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Custom chocolates spur Pleasant Grove chocolatier’s success

December 29, 2017

In this Thursday, Dec. 21, 2017 photo, two finished chocolate nativity scenes sit in front of Jennie Hales in the Truffle Cottage's kitchen, in Pleasant Grove, Utah. (Evan Cobb /The Daily Herald via AP)

PLEASANT GROVE, Utah (AP) — With a name like the Truffle Cottage, you might be surprised at how this Pleasant Grove custom chocolate business made a name for itself.

Hint: It had very little to do with hearts or flowers, and very much to do with superheroes and frozen Han Solos.

The Truffle Cottage has been quietly operating since 2013 in the basement of Jennie Hales’ 150-year-old home in Pleasant Grove. In her commercial kitchen there, she creates custom chocolate truffle creations that regularly sell out at comic fan conventions across the nation.

After first sharing her uniquely-flavored truffles with family and friends, she did a booth five years ago at Strawberry Days, Pleasant Grove’s city celebration. A friend approached her, saying she could get Hales a booth at the new Salt Lake Comic Convention that year, and asked her, was she in?

“I said yes, and then got off the phone and had to Google what a comic con was,” Hales said laughing.

Hales created custom Star Wars, Spiderman and Batman truffles for the convention, which sold out the first day. She spent the next two days handcrafting truffles around the clock, while her husband, Paul, and a friend shuttled the chocolates to and from the Con and manned the booth there. They consistently sold out.

Hales knew they’d hit upon something unique, and she signed on to the FanX convention that year. She then started doing the convention circuit.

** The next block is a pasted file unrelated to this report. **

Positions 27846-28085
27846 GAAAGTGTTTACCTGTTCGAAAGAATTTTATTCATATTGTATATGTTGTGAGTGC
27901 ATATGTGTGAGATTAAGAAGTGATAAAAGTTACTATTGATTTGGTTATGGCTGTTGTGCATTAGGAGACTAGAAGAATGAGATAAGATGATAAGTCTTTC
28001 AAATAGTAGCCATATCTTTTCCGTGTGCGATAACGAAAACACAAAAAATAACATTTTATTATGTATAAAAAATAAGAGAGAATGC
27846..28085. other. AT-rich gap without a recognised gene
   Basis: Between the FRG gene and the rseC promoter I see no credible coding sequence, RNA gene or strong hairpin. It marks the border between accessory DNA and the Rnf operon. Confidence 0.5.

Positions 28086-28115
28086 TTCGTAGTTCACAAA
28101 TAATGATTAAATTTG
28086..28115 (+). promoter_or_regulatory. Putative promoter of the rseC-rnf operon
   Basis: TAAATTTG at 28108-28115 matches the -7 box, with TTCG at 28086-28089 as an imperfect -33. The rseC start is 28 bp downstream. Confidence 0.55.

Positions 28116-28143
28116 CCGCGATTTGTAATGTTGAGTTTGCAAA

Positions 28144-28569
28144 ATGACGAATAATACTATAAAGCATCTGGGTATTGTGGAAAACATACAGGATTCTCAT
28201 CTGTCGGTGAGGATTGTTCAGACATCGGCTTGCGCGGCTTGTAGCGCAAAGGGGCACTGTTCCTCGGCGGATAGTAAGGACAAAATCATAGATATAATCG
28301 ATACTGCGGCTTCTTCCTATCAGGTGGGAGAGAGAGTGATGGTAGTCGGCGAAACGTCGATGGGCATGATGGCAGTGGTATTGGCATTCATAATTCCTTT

“That was the beginning of Truffle Cottage, and we’re still doing Cons,” Hales said.

She and her small team are now a regular presence at fan conventions in Utah, Washington state, Texas, Colorado, California, Florida and even Canada. After rounds of nonstop crafting, she regularly carries thousands of chocolate pieces to each convention. Not only have her truffles been eagerly snatched up by the cosplay hordes, but she even has a few celebrities among her fan base, including: Alex Kingston of “ER” and “Doctor Who” fame, Catherine Tate also of “Doctor Who” and “The Office,” and Matthew Lewis of the “Harry Potter” films. She even has her own sweet Carrie Fisher tale.

Toward the end of a Portland fan convention, Fisher was walking by Hales’ Truffle Cottage booth with her entourage, when she stopped.

“She said, ‘I will take all of the Han Solos in Carbonite,’ then she went on. Her handlers gathered them all up and paid for them,” Hales said.

To honor Fisher’s death last year, Hales sold special Millennium Falcons, light sabers, Death Stars, and of course, Han Solo truffles. Her Star Wars collection continues to be a favorite in online sales through thetrufflecottage.com and at conventions.

Hales is a masterful inventor of sorts, and her medium is creamy chocolate. Her Death Star truffles are highly detailed, hollow chocolate spheres housing toffee balls. Her “Game of Thrones” Dragon Eggs house a baby dragon inside their shells. She’s created drones for BYUtv’s newest series, “Extinct,” and sonic screwdrivers for the BBC. Locally, she created chocolate rebar for a Western States Rebar business event.

“We really can do anything in chocolate,” she adds.

From conventions, the Truffle Cottage branched into the corporate world, and her truffles have recently graced the table of almost every major business summit in Utah. Her team monograms summit logos, titles or phrases on truffles of all sizes and flavors.

Though her focus is on appearance, she has not forgotten about flavor — as she explains, if her truffles didn’t taste good, people wouldn’t keep coming back, and she wouldn’t continue to sell out.

Hales hoped to open a Pleasant Grove storefront in November, so she could have fresh product always on hand for her online orders, but construction delays set that plan back. She plans to hold a grand opening for the space in time for Valentine’s Day.

“It’s a very taxing business, but very rewarding,” Hales said last week during a small break during her holiday season culinary crafting. “The Truffle Cottage has been to some interesting places.”


Information from: The Daily Herald, http://www.heraldextra.com

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